|The concept in early 2016, a serpentine three-stage crossing|
(White text, black text, black arrows added)
Work will include:That looks more-or-less what is in the plan view just above. (Maybe it's changed, and if we can get a new plan view, we'll update this post.)
• Install raised median and pavement marking
• Upgrade rail signal system
• Install additional flashing lights for crossing users
• Reconstruct and flatten roadway approaches to better accommodate ADA community and adherence to current design standards
• Remove existing sidewalk on the north side of Mill Street
• Extend promenade fencing to channelize crossing user
Note the removal of the sidewalk on the north side of Mill Street and the extension of fencing to keep people from crossing tracks on the north side. In the plan view the sidewalk removal appears to have the black cross-hatch.
This works fine for walking, but it's still pretty awkward if you're in the north-bound bike lane on 13th and making the s-shaped turn to get onto the promenade. It almost makes more sense to stay in the roadway, go past the east-side median, and do a u-turn to enter the promenade. (One commenter a few years back called the current maneuver here the "ballast rock boogie.")
The City has not shared much about this, it hasn't been on any SKATS agenda lately I don't think, and this item at the OTC is a bit of a surprise. Maybe you will have heard more about it.
(Parenthetically, some of ODOT's description seems a little exaggerated:
Adding the Mill Street Southeast crossing project to the current 2018-2021 STIP will hasten safety improvements at this busy highway grade rail crossing and will help alleviate the potential for vehicles to back-up on the crossing.Is vehicular queuing really the problem here? The Quiet Zone project already installed a median, and the new plan doesn't seem to affect cars very much. The new plan is about people on foot, on bike, and in wheelchairs or other mobility devices. It's more about ADA compliance than cars and back-ups. But probably ADA compliance is a harder sell than "vehicular queuing" at a "substandard" and "highway grade" crossing.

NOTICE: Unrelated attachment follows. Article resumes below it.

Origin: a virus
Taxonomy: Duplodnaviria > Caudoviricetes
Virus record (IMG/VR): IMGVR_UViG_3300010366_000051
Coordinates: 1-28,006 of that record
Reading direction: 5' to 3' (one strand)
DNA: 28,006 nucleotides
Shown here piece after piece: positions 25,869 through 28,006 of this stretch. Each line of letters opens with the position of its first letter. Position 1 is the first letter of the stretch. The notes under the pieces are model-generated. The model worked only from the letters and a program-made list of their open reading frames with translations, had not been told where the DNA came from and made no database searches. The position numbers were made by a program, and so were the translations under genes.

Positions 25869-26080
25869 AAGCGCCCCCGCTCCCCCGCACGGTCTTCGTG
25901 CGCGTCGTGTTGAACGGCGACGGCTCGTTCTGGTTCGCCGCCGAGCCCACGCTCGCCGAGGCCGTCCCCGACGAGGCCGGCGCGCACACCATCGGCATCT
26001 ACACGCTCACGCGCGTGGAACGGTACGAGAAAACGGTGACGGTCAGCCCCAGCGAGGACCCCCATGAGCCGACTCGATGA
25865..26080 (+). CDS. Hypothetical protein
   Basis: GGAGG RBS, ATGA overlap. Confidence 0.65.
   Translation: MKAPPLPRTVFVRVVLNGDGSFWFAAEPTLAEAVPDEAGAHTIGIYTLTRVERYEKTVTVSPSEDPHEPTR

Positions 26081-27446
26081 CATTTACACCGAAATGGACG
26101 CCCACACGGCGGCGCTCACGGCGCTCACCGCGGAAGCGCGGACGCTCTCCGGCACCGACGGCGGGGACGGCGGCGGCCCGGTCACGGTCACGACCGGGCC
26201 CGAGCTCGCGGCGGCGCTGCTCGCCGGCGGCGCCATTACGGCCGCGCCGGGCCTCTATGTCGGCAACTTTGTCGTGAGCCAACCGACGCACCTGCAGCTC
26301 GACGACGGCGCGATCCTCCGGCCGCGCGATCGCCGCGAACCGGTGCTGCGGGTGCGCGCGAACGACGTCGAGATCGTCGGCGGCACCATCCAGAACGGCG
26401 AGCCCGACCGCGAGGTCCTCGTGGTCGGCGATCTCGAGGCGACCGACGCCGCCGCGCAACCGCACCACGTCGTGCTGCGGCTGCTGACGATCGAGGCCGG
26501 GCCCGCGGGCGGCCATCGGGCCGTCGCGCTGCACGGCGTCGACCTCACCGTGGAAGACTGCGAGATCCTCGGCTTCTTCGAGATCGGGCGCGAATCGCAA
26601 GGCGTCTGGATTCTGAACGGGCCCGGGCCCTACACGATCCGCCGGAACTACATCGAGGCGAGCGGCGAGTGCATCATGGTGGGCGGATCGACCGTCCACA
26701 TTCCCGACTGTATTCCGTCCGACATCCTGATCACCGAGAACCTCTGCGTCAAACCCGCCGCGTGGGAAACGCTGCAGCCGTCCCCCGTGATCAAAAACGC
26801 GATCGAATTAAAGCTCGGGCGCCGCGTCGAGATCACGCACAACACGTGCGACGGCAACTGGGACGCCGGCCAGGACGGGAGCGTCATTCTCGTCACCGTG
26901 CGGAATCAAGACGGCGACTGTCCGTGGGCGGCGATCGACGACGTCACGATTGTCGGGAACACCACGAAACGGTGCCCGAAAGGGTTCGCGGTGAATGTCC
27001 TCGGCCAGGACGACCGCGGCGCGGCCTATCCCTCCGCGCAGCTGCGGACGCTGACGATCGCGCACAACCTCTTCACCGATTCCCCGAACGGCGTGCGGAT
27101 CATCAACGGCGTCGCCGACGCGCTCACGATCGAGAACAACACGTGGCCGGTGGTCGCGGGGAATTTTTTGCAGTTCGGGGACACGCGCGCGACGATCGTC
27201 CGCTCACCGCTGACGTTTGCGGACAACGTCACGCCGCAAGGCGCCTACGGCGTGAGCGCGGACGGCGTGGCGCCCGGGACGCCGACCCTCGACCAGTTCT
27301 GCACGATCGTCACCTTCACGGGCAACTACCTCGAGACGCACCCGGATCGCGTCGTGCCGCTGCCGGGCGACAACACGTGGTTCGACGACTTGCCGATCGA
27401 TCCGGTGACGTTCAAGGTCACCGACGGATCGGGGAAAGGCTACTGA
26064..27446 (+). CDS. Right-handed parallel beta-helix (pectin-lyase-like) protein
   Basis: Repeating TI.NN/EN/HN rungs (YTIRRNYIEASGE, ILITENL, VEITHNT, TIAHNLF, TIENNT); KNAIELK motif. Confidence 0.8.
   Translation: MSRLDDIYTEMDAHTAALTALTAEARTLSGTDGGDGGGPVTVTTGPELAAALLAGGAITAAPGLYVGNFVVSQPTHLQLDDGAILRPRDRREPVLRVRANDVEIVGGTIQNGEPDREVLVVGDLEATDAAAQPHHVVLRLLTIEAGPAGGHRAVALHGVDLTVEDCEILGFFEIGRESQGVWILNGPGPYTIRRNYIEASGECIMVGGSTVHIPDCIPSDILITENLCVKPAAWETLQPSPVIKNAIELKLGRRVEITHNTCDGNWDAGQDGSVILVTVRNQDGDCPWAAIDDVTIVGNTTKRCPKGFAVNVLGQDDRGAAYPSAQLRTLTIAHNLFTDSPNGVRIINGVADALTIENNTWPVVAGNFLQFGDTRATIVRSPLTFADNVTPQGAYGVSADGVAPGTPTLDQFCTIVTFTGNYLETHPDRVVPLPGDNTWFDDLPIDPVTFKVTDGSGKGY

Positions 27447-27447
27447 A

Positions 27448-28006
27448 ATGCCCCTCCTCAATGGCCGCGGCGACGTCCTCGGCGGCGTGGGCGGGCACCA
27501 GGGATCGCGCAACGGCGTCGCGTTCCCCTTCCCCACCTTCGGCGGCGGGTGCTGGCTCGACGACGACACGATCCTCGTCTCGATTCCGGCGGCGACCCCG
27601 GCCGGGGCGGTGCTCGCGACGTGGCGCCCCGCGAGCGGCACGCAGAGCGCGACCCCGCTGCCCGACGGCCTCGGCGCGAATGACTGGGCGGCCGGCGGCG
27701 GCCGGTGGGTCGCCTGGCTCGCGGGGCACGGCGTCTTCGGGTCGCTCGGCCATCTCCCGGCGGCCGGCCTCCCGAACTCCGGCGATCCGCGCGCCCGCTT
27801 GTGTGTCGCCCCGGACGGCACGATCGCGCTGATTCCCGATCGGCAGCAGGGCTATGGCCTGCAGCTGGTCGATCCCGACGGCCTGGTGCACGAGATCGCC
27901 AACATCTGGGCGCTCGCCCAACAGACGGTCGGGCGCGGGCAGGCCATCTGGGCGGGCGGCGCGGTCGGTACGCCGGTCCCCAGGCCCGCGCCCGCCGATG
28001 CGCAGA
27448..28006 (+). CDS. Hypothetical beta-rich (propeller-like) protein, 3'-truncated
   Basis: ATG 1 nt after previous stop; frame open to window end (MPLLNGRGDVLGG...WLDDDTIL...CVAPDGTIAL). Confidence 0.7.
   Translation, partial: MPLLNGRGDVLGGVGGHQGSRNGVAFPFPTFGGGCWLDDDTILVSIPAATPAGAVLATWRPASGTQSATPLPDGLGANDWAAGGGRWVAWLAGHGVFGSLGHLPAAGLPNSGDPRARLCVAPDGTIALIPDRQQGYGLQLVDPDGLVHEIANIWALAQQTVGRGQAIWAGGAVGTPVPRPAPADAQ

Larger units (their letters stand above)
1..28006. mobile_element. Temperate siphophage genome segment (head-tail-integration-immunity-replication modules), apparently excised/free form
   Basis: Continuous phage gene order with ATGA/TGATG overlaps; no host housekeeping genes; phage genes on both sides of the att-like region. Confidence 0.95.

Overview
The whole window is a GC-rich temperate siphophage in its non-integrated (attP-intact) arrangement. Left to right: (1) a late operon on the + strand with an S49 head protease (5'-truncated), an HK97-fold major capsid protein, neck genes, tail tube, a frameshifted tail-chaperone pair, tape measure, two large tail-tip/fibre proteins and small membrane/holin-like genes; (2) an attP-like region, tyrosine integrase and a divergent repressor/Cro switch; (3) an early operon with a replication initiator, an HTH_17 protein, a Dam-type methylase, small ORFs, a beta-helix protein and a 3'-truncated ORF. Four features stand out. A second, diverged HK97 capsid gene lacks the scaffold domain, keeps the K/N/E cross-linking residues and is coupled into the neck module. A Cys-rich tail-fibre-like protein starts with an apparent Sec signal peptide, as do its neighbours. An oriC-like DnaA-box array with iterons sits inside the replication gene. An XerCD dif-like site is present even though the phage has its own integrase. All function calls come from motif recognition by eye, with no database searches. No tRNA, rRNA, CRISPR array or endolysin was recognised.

Denying this request will keep this crossing in a substandard condition and maintain the existing probability of vehicles queuing back through the crossing. A request to add it to future STIP drafts is likely should the project be denied in the current STIP.
It's just odd and maybe doesn't entirely add up.)
Meanwhile, The Street Trust is gathering signatures for a petition to the OTC:
The Oregon Transportation Commission is currently making decisions about the 2021-2024 Statewide Transportation Improvement Program, which lays the groundwork for the future of Oregon’s roads, streets, bridges, and transit system.Formally the OTC is going to "Receive a presentation and provide direction on a final funding allocation for the 2021-2024 Statewide Transportation Improvement Program" and it is the proportions of the "final funding allocation" the Street Trust is asking the OTC to alter. (See here for a discussion of the scenarios they have been discussing.)
Now is the time to support the bold ideas our communities need, like off-road trails to walk and roll on, Safe Routes to School for every kid, and giving every Oregonian safe and convenient options to get around without a car.
We call on ODOT to prioritize projects and programs that make walking, bicycling, and transit safe and easy for all Oregonians.
The OTC meets Friday the 17th, at 9:15am in the Gail Achterman Conference Room 103, at ODOT HQ, 355 Capitol Street NE.